This week we have compiled a list of all the events in the programme that deal with human connection with each other, our native language and the environment.

Our programme reflects the diversity of our changing world and the wealth of international and Irish writing talent that we’ve been lucky enough to read this past year. Many of the events we have put together look at how we connect with ourselves and our landscape (even if it’s just 5km), and how we stay connected with each other. We also have some compelling Irish language events organised, focusing on how we connect with our native language.

Although we can’t bring you Cúirt exactly as we’d hoped this year, we are deeply proud of the programme we’ve assembled. Our small, but tireless and talented team have created a diverse, wide-ranging and forward- looking festival with truly brilliant writers at its heart. We hope you’ll love it as much as we do.

Opening Night Event: ‘The times were grand in size and we were small’

Thu 22 April 20:30
Irish Standard Time

In 2020, many of our most basic assumptions about connecting with each other have been profoundly challenged. In a time when physical contact is no longer safe, or when we are stranded from those we love, or when the electric charge of a first touch with someone new is indefinitely postponed, what we might once have taken for granted takes on new meaning.

Join us for the opening night of our 2021 festival where we will be joined by writers, thinkers, storytellers and musicians, reflecting on their experiences of finding, losing, and maintaining connection throughout the past year.

Our MC for the evening, Louise Bruton, will join author Lisa McInerney, storyteller
and writer Oein DeBhairduin, non-fiction writer and mental health advocate Arnold Thomas Fanning, TikTok sensation and writer Una-Minh Kavanagh, songwriter Maija Sofia and data scientist and PENxCommmon Currency Writer in Residence Suad Aldarra for what will be a diverse and fascinating snapshot of life in Ireland during the strangest year of our lives.

Buy tickets to our highly anticipated opening night event here:

The Disconnect: Roisin Kiberd

Fri 23 April 13:00
Irish Standard Time

Roisin Kiberd’s highly anticipated collection of essays, The Disconnect, focuses on the ways we have evolved, and subsequently interact and live in, the High Age of the Internet. Drawing from her experiences in tech start-ups and online communities, Kiberd explores the digital lens through which we see culture and politics, both from a personal and universal perspective.

Roisin Kiberd’s work has been published in The Dublin Review, Stinging Fly, The Guardian, Vice UK and Motherboard, where she wrote a column about internet subcultures. She lives in Dublin. The Disconnect is her first book.


Mind Your Language: Having a Word with Ourselves

Fri 23 April 14:30
Irish Standard Time

We’re grand talkers in Ireland, and not many of us would consider ourselves Gaeilgoirs – but language doesn’t develop in a vacuum; our unique blend of Hiberno-English, from ‘We do be giving out’ to ‘You’ve it ruined’, draws heavily from Irish sounds, syntax, rhythms and vocabulary.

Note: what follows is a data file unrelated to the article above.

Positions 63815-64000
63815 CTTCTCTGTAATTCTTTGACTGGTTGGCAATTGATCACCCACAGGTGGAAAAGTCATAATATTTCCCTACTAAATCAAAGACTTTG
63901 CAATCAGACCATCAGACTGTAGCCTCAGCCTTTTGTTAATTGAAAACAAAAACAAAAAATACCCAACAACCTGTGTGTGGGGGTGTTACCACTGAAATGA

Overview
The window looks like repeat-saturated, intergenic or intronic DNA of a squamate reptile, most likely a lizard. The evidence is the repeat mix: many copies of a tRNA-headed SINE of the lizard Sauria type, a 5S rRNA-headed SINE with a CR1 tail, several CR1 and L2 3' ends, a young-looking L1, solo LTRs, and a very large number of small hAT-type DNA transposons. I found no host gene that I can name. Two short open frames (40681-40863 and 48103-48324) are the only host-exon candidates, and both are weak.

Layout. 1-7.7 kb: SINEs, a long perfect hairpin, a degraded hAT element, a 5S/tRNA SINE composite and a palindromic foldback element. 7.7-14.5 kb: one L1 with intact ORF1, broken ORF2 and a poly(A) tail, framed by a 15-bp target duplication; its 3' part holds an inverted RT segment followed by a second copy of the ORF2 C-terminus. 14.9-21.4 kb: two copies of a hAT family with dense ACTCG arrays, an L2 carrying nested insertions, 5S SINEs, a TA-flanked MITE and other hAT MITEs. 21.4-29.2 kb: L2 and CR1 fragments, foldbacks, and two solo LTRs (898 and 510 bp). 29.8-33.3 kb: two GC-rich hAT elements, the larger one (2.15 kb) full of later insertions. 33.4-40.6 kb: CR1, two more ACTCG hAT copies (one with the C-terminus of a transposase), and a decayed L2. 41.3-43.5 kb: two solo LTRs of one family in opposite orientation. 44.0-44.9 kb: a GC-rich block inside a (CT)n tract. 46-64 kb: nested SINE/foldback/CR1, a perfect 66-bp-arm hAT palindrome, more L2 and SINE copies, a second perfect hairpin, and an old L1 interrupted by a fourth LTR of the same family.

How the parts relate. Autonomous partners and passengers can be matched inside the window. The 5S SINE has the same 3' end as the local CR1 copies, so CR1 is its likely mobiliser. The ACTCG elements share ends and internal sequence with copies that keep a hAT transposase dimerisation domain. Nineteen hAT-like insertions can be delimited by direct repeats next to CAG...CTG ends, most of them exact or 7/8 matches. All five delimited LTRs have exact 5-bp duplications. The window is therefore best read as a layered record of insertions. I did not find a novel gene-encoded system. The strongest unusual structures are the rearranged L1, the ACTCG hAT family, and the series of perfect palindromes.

Writers Lisa McInerney, Manchán Magan and Darach Ó Séaghdha come together to discuss the connections between Ireland’s two languages, the many dialects that have sprung from this deep well and the writing that has emerged under this influence over centuries of use.

Buy your tickets here:

REIC – Ciara Ní É

Fri 23 April 16:00
Irish Standard Time

REIC (pronounced ‘wreck’) is a bilingual, and often multilingual, spoken word event featuring poetry, rap, music, storytelling and everything else you can think of! It provides a welcoming space where Gaeilge is encouraged.

REIC is held monthly in Dublin and features at festivals such as Electric Picnic, Body and Soul and IMRAM.

Featuring performances from Osaro, Ellie O’Neill, Laoighseach Ní Choistealbha and Darragh Ó Caoimh, and MCed by Ciara Ní É, REIC promises to be a dynamic and exciting afternoon of poetry and music.

Ciara Ní É is the founder of REIC multilingual spoken word and an Irish Writers Centre ambassador. She has been published in journals including Aneas, Icarus and Comhar. She is a co- founder of LGBTQ+ arts collective Aerach.Aiteach.Gaelach. Her first collection is forthcoming.

This is a live event:

Brandon Taylor: Real Life

Thu 22 April 14:30
Irish Standard Time

Debut novelist Brandon Taylor’s satirical, psychologically rich campus drama Real Life asks whether we can build relationships and find family even as we navigate, and recover from, our pasts, however complicated they may be.

Wallace is four years into a postgraduate biochemistry programme, in a life that’s a world away from his childhood in Alabama. Following the death of his father, he is forced to weigh up his friendships and relationships to measure whether it’s safe to let them in.

Real Life is a deeply affecting story about the emotional cost of reckoning with desire, and overcoming pain.

Brandon Taylor is the senior editor of Electric Literature’s Recommended Reading and a staff writer at Literary Hub. He holds graduate degrees from the University of Wisconsin–Madison and the University of Iowa. His first book, Real Life, was shortlisted for the 2020 Man Booker Prize for Fiction.

For tickets to Brandon’s event:

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